It looks as if other members of my family might have caught the genealogy/family history bug. My brother Allen may be the next victim.
I've previously blogged about the search for information about my Dad's World War II military service. When I received copies of reports of two accidents my Dad was involved in during his pilot training, I shared them with my brother Allen, who is both a licensed pilot himself and an artist of no small skill. Allen called me a few days ago to say that he had decided to create a painting of a P-51, the airplane Dad flew for most of his service. This led him to do research on the P-51, which in turn led him to do research on the structure and organization of the Air Force (or Army Air Forces, as it was known during World War II). During our phone conversation, Allen and I compared our memories of Dad's recollections of his wartime service. I recalled Dad mentioning that he had flown with the U. S. 9th Air Force in England for a time, but I didn't know anything more specific. Using the data in the accident reports and my recollection as starting points, Allen did some internet sleuthing and now thinks he knows where and when our Dad may have been stationed in England. I went back to the website where I first found out about the accidents and reports,the wonderful U. S. Army Air Forces in World War II site and posted a query in their forums.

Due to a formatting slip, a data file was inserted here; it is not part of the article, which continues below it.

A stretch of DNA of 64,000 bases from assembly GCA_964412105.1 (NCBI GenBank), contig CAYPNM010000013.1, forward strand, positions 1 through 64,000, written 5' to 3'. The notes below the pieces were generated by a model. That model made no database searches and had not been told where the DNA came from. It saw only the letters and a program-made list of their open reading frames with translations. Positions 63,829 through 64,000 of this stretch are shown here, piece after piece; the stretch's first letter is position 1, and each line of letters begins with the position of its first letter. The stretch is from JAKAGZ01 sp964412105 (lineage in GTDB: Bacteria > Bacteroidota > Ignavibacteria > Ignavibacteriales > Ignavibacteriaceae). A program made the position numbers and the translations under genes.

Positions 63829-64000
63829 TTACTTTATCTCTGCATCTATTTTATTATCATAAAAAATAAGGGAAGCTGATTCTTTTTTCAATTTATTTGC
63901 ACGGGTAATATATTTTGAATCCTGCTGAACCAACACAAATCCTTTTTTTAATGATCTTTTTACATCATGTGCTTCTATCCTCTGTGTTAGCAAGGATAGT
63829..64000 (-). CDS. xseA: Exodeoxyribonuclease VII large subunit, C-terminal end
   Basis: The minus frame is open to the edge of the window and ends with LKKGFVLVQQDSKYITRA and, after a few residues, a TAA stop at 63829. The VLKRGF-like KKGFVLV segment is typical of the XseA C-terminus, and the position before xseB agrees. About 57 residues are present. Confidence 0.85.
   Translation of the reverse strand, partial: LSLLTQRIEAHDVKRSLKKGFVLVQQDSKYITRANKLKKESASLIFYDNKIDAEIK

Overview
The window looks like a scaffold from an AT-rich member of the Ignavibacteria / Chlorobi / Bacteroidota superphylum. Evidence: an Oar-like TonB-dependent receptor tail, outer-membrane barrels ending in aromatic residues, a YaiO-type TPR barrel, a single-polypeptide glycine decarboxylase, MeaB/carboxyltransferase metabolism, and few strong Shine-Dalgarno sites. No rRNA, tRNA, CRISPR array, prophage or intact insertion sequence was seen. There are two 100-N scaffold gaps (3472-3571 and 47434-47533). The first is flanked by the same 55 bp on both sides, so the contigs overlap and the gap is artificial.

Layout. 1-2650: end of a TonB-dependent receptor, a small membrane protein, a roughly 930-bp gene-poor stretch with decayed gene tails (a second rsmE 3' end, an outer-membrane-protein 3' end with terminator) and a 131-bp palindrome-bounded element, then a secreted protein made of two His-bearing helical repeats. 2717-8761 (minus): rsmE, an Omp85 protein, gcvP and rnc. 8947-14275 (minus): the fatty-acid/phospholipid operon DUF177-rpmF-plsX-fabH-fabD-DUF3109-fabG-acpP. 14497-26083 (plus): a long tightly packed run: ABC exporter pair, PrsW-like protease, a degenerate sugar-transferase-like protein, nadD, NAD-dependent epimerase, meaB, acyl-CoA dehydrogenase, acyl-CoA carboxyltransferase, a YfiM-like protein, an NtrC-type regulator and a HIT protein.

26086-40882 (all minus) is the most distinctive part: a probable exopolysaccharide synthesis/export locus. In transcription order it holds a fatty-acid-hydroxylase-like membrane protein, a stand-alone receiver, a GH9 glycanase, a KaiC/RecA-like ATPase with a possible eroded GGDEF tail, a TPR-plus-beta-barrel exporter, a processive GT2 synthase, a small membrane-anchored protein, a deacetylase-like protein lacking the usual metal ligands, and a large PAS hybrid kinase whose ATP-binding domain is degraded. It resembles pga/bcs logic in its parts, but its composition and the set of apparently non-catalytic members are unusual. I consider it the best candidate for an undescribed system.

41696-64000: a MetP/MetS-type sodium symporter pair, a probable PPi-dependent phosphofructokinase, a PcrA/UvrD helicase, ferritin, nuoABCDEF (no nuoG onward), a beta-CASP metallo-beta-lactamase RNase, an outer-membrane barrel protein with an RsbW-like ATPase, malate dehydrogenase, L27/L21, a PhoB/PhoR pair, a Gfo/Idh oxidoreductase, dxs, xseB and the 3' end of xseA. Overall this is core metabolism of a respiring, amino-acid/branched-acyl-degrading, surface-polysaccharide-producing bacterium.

Remarkably, this query has already produced results. A user pointed me to The Newspaper Archive website with a brief article about my father:
The caption reads: "Big responsibility in the capable hands of 19-year-old Second Lieut. William S. Leslie, above, Birmingham, Ala., who may soon pilot a B-24 Liberator over Axis targets. Believed to be the youngest four-engine pilot ever to graduate from an army air forces school, lieutenant Leslie completed his course at the Fort Worth, Tex., bomber base."
The clipping is from the (Madison) Wisconsin State Journal, Thursday, 25 February 1943, p. 3. Apparently, the story about Dad being the youngest pilot ever to complete four-engine training was run by newspapers across the country. We still don't know how or why Dad made the transition from four-engine bombers to single-engine fighters, and we still don't know for sure where or when Dad was in England, but we are searching for clues. As Sherlock Holmes would say, "The game is afoot!"